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Trae Young's father sounds off on haters who accuse the guard of foul baiting

Trae Young

Ray Young talks about his son getting foul calls

When the NBA announced it would change its foul shooting rules, fans immediately cast their eyes on a shortlist of players. Brooklyn Nets guard James Harden may have been the first player who crossed their mind. The second one would probably be Trae Young of the Atlanta Hawks. Through just four years in the league, the young man has learned to stretch (or manipulate) the rules to his advantage. Getting to the foul line was became as easy as dribbling the ball. 

Now, under the league's adjusted rules, Hawks haters have observed Young, and his team are starting to struggle a bit. After their unexpected trip to the Eastern Conference Finals last season, many believed the Hawks would become Kings of the East this year. However, they're currently in seventh place in the eastern conference. Young, for his part, is averaging just 5.6 free-throw attempts per game. Last year, he went to the charity strike 8.7 times. The season prior, he went to the free-throw line a whopping 9.3 times. 

For Young's critics, the numbers are crystal clear. The Hawks guard relies on bending the rules to his advantage to get his buckets. In terms of actual skill, critics are not too impressed with Young. But as always, someone will step up to defend their favorite player. In Young's case, his father, Ray Young, reminded everyone of how his son got into the NBA in the first place.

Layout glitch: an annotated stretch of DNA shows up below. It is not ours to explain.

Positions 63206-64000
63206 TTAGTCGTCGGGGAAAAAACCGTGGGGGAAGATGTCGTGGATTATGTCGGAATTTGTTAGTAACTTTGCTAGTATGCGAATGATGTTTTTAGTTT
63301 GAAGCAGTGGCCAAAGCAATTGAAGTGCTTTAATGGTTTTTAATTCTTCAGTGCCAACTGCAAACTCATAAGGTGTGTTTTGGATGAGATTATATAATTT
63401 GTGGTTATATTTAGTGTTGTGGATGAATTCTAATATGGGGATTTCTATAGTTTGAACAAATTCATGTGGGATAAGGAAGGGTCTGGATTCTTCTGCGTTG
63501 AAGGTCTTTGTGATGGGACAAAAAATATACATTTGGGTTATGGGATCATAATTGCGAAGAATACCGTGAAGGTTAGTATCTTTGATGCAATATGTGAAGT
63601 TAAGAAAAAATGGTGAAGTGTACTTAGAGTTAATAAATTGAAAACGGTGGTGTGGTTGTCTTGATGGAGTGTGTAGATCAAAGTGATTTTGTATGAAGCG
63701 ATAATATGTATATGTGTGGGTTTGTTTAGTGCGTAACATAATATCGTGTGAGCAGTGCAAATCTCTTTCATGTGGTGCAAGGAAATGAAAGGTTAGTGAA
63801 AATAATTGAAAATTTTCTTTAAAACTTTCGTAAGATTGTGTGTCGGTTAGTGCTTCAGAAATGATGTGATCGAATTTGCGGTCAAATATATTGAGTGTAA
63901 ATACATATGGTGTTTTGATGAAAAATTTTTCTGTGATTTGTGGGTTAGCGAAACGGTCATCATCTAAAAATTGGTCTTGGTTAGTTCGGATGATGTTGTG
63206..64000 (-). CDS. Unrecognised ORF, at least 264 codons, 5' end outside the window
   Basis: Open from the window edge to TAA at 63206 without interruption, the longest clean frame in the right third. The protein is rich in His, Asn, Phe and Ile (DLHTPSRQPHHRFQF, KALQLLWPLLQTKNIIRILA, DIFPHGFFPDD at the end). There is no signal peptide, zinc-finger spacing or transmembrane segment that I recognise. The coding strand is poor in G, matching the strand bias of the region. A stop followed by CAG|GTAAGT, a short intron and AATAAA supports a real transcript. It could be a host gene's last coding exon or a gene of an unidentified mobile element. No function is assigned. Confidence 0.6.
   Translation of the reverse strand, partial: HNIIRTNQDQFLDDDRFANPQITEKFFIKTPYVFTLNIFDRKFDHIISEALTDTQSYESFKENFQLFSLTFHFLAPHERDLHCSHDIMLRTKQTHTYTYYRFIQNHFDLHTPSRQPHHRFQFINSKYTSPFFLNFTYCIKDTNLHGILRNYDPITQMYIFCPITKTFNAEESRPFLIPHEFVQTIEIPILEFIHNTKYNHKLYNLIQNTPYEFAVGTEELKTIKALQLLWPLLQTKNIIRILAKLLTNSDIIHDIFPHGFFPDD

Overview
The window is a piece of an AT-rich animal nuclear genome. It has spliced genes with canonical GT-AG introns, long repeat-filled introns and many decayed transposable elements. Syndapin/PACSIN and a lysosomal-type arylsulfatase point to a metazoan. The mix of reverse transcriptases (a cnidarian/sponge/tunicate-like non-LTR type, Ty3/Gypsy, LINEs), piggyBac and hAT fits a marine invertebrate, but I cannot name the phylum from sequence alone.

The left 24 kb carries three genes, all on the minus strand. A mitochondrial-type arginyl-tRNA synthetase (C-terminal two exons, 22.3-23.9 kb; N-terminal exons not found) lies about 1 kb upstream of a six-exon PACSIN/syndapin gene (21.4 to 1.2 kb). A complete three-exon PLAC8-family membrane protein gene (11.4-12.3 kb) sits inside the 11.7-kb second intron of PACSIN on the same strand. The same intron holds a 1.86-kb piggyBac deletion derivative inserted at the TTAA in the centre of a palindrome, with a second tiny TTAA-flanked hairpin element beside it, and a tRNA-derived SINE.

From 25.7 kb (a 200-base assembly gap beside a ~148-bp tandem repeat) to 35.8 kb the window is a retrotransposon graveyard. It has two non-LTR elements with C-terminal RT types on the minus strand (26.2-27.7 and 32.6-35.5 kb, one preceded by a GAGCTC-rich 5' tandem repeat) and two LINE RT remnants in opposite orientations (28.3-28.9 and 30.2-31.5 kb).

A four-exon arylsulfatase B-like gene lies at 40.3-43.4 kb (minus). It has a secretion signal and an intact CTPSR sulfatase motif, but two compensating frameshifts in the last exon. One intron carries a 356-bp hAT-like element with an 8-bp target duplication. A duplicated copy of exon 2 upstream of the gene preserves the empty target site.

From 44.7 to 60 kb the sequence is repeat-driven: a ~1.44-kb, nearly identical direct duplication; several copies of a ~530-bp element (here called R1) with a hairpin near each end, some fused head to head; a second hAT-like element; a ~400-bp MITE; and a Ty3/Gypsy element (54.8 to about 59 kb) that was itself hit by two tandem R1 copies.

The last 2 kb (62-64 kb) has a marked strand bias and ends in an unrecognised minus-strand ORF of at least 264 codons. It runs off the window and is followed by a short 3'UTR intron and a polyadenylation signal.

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We can accuse Young's dad of being biased. But if we follow his instructions and check the Hawks guard's statistics in college, we'll understand what he means. Young averaged 27.4 points per game in his lone year at Oklahoma on 42.2 percent shooting from the field and 36 percent from deep. He also went to the free-throw line 8.6 times. You can't accuse Young of foul baiting in college as referees at that level do care if you're a star player. 

Trae Young's dad wants his son to be respected. This year, the Hawks are struggling because they are playing in a very tough league where nothing is given. The NBA's new rules have nothing to do with it. Young powered his team to greater heights through sheer skill and dedication. And it's these similar tools that will carry lift them through the rut again. 

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